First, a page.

On 20 December 2019, GCHR documented the assassination of civil society activist Ali Al-Asmi, 26 years old, by masked gunmen in a pickup car at Al-Shaibani intersection in the centre of Nasiriyah.They removed him from his car and killed him. Local reports stated that he had been assassinated, as the militants assumed he was his older brother, Salam Al-Asmi.

On 17 July 2021, late at night, civil society activist Abuelias Al-Saadoun (photo 3) survived an assassination attempt on the highway in the centre of Nasiriyah, when a group of people carrying knives attacked him and tried to kill him. According to information received by GCHR, "Al-Saadoun sustained stab wounds in different parts of his body, and he was taken to the hospital to receive the necessary first aid, and his health condition is stable" (photo 4).

Al-Saadoun uses his Facebook page to support the popular movement and show solidarity with fellow activists, as well as to fight corruption. He also appeared in a recording that talks about the details of the fire that broke out in Al-Hussain Hospital for the isolation and treatment of patients with Covid-19 in Nasiriyah, which occurred on 12 July 2021, where he criticised officials in the health sector.

Fatal shooting of a young athlete

On 27 July 2021, a member of the Diyala police shot dead athlete Mustafa Sattar Jabbar, nicknamed Spanish, while he was riding a motorcycle after he failed to stop at a checkpoint in Baqubah, the capital of Diyala Governorate. Jabbar, a student in the last year of secondary school, who is a member of the Diyala Sports Club, and an athletic runner who used his motorcycle in games that show his control, lives in Buhraz sub-district of Diyala Governorate. He had previously won third place in a national competition in Iraq in the sport of running, and represented his country and the preservation of this sport. After the incident, the Diyala Governorate Police Director announced the arrest of the policeman in addition to the patrol officer, and the formation of an investigation committee into the incident.

The authorities have not yet announced the details of the trial of the policeman responsible for the shooting, or at least the measures taken against him. Local sources confirmed that the young man did not have an identification card with him and hesitated to stop at the checkpoint.

Torture and ill-treatment in Iraqi prisons

Iraqi prisons were the site of two recent cases of torture, which sent shock waves across the country, causing great concern to citizens after one prisoner died from torture.

On 15 August 2021, civil society activist Ibrahim Al-Waeli was released, after an insulting photo was published in the past few days on social media, leaked by the security forces, showing him handcuffed and lying on the ground barefoot after his arrest at dawn on 11 August 2021. Citizens denounced the publication of this photo showing that he was ill-treated. Demonstrations also took place in the city of Nasiriyah, declaring their solidarity with him and calling for his release.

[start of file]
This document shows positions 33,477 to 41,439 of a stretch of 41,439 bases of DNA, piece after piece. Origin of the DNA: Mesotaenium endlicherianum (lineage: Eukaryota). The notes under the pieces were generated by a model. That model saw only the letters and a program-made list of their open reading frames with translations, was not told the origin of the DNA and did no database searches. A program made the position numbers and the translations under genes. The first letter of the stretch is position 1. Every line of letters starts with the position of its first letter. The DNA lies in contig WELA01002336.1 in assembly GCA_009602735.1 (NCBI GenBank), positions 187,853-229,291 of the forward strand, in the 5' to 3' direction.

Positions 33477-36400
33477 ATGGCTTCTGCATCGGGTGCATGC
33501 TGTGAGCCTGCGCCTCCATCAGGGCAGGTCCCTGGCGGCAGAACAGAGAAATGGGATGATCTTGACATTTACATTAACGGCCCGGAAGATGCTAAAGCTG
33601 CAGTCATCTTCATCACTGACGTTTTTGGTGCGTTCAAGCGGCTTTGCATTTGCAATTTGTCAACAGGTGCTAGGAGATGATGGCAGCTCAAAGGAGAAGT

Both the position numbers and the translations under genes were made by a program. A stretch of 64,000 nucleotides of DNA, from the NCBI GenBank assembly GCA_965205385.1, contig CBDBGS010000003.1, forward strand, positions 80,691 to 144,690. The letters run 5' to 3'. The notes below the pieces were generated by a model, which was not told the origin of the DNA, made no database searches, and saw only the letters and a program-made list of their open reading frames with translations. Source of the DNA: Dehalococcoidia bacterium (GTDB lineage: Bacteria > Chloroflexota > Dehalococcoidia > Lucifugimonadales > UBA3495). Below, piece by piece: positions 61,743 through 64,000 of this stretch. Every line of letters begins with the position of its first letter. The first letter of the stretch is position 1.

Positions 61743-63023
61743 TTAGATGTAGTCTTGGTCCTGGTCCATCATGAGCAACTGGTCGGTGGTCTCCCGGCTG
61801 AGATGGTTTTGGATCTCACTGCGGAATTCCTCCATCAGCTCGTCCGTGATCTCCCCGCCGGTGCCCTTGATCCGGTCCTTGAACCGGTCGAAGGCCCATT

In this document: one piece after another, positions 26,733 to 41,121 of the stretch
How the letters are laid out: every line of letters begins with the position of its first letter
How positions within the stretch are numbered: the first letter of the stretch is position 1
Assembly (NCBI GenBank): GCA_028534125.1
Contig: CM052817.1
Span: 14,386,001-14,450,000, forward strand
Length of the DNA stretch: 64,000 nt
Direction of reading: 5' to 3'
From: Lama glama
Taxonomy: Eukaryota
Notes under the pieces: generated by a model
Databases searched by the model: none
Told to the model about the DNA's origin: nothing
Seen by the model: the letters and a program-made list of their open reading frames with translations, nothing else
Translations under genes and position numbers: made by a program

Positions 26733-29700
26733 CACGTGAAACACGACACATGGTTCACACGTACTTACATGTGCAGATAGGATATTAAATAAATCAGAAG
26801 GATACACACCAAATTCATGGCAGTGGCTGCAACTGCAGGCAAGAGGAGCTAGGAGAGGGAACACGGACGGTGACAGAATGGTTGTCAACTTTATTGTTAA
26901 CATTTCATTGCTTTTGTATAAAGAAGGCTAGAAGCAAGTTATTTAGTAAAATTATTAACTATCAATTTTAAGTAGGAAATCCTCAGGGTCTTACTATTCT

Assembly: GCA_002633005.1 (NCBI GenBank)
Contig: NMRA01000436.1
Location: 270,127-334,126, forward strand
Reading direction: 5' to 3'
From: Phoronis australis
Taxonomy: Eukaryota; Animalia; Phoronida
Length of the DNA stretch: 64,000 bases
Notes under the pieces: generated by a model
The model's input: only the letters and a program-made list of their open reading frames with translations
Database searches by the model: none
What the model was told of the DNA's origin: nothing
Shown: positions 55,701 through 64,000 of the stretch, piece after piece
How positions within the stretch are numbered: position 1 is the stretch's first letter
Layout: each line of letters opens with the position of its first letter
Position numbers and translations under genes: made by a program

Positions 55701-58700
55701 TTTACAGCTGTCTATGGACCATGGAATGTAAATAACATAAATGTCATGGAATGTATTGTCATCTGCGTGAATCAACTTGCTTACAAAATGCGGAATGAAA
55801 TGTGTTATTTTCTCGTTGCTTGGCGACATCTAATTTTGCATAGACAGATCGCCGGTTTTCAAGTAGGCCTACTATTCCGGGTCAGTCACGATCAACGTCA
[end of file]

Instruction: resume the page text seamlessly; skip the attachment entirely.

On 27 July 2021, in a case of mistaken identity, citizen Hisham Mohammed Al-Khazali died as a result of the torture he was subjected to in prison during the 24 hours that followed his arrest. He was arrested after passing a security checkpoint at the northern entrance to Basra Governorate, due to the similarity of his name to the name of a person wanted for justice.

 He was tortured in the Directorate of Combating Crime in Basra Governorate, and reliable information confirmed that he had been subjected to various types of torture by beating, hanging and suffocation, and the signs of torture were clear on his body.

 In a statement issued by its president, the Iraqi Bar Association condemned the killing of Al-Khazali and demanded the security services adopt a method that stops the use of torture during investigations. In his statement, the president of the Iraqi Bar Association, Dia Al-Saadi, said, "The Iraqi constitution of 2005 criminalised all kinds of psychological and physical torture and inhuman treatment, and this constitutional imposition should be adhered to by all security agencies that conduct investigation procedures, regardless of the charges directed to those arrested and those who are being held in detention centres."

Arrests of civil society activists

The recent arrests of civil society activists and journalists have caused concern to the general public, due to their fears that these arrests are part of the systematic campaigns carried out by Mustafa Al-Kadhimi's government to restrict freedom of expression.

On 05 August 2021, prominent civil society activist, Falah Al-Ziyadi, was arrested in Suq Al-Shuyoukh district in Dhi Qar Governorate after being assaulted by an unknown party. The city of Nasiriyah witnessed, upon his arrest, a demonstration demanding his release. Following his arrest, a demonstration took place in the city of Nasiriyah in which protesters demanded his release. The demonstrators blocked the main road leading to Al-Haboubi Square, threatening to continue the demonstrations until his release. Demonstrations and protests calling for his release continued. Reliable sources confirmed that a hearing for his trial will be held on 17 August 2021, in connection with his active participation in peaceful protests.   

GCHR has documented his targeting twice in the past. On 22 June 2021, unknown armed men targeted his house in Suq Al-Shuyoukh district with a sound bomb and fled, which led to material damage to the facade of the house without any casualties. As well, on 02 December 2020, his house was targeted with an explosive device, causing only material damage.